Wednesday, 16 September 2015

I've Moved!

I've been thinking about it for a while, but now it is time for me to go...

...but not far! I'm moving to Wordpress!

My new address is:

Thank you for all of your support throughout my time on this blog! I do hope that you'll continue to follow and read my posts!

Monday, 3 August 2015

The Great Nursery Bake Off

Monday morning has rolled around again! Still, I can't complain because the sun is shining for me up here in bonnie Scotland and I'm feeling ready and raring for another week! 
I also am due to receive my exam results tomorrow! Very nerve-racking indeed but I cannot wait for everything to be finalised and my place at University to be 100% confirmed!

Anyway! Enough about me! I'm on a roll with blogging recently and figure that I might as well write while I am inspired and motivated!

Paul Hollywood and Mary Berry - Judges from the GBBO (Photo from Google Images)

With the Great British Bake Off about to return to our screens, I thought that this would be a great time to explore the literacy, numeracy and science of baking with our children!

During our regular food technology activities, I observed that the children were very interested in recipes and quantities. Of course, when we are making something specific; it is important to include the correct ingredients and the right amounts, but we began talking about what might happen if we mixed it up a bit - adding more water or using flour instead of sugar. Some brilliant language was being used at this point such as wet, sloppy, dry, crumbly, sweet, sticky...

Following this, we decided to make our own recipe books. I took photos of the ingredients that we had to play with - flour, sugar, oats, food colouring, water etc and printed them off for the children to choose. 

The children selected which of the ingredients that they would like to use, and cut out the pictures for their recipes. This involved decision making, motor skills and hand, eye co-ordination.

I printed some large pages with the words:

"add __________ spoon   of "

We used spoons as our unit of measurement during this activity because we were focusing on counting and simple amounts, you could change this to "grams" if you want the children to use weighing scales and learn these different skills.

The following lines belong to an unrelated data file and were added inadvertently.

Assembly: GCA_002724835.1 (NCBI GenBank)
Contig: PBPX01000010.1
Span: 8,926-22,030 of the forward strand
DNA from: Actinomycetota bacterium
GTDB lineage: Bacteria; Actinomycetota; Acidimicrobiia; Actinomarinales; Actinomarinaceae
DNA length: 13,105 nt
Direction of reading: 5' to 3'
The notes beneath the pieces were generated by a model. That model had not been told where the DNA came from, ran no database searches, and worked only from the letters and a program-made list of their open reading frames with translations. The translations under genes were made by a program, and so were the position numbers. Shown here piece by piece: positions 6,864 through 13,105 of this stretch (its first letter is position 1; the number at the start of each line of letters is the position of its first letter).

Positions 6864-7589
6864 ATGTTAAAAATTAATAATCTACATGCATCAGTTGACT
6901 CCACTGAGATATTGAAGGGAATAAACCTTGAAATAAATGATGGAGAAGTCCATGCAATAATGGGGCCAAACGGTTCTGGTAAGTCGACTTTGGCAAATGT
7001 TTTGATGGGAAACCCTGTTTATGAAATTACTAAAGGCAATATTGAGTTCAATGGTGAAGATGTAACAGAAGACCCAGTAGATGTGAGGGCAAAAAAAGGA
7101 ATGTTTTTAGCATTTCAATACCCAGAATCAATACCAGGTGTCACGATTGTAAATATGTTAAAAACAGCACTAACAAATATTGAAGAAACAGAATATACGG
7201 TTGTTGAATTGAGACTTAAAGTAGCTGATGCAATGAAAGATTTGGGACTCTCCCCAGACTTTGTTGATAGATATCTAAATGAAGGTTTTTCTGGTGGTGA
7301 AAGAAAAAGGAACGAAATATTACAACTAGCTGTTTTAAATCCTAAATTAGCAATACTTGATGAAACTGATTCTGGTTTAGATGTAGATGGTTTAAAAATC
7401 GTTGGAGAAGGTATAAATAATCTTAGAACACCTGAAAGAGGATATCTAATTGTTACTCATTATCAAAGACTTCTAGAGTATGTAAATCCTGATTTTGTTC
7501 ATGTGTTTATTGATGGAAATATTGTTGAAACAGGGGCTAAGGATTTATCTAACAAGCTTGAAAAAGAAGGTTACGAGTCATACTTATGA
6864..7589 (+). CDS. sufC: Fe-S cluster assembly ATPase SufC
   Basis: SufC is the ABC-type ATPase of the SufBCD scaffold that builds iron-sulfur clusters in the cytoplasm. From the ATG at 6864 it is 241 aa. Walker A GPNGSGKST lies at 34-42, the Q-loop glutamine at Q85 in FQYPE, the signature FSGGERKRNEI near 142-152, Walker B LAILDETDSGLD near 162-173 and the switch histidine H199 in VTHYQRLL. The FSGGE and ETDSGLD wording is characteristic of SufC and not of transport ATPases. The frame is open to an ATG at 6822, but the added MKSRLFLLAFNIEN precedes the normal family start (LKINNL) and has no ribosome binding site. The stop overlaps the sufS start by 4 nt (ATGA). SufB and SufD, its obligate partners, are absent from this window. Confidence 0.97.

With some adult support, the children then decided how much of each ingredient they would like to add into their mixture. They stuck the picture of the ingredient onto the page and had a go at writing the number into the space. This involves counting, logical thinking and curiosity and also writing skills.
N.B. I left a space after the word "spoon" so that an "s" could be added. This created opportunity for a little extra discussion about language.

Once the recipe was completed, the children worked with the adult to follow it, adding the right amounts of each ingredient into a large bowl and mixing it with a wooden spoon. We counted the spoonfuls as they were added and used our motor skills to mix.

Lastly, the mixture was spooned into cake cases and we found a fun cake stand to display the 'cakes'. 
Once all of the children had made their cakes, we looked together at the differences and spoke about what had made them this way; "D had 10 spoons of water so his is so sticky!"

We didn't actually bake our 'cakes' but an extra scientific element of baking is observing the change as the mixture is cooked. You can talk about this during this activity or (if you're really brave) you could heat them a little to see what happens. Remember to always explain to the children about safety in the kitchen!

The children were very excited to show their creations to their parents, though I had to be very clear that these were definitely not edible cakes!

Some more Bake-Off inspired activities

  • Word Wall - display all of the fantastic language that you have been using

  • Create a cake shop/ bakery role play area - include aprons, cake tins, spoons, a till, play money, recipe books etc

  • Get baking! There are tonnes of ideas for simple baking and cooking with children to be found at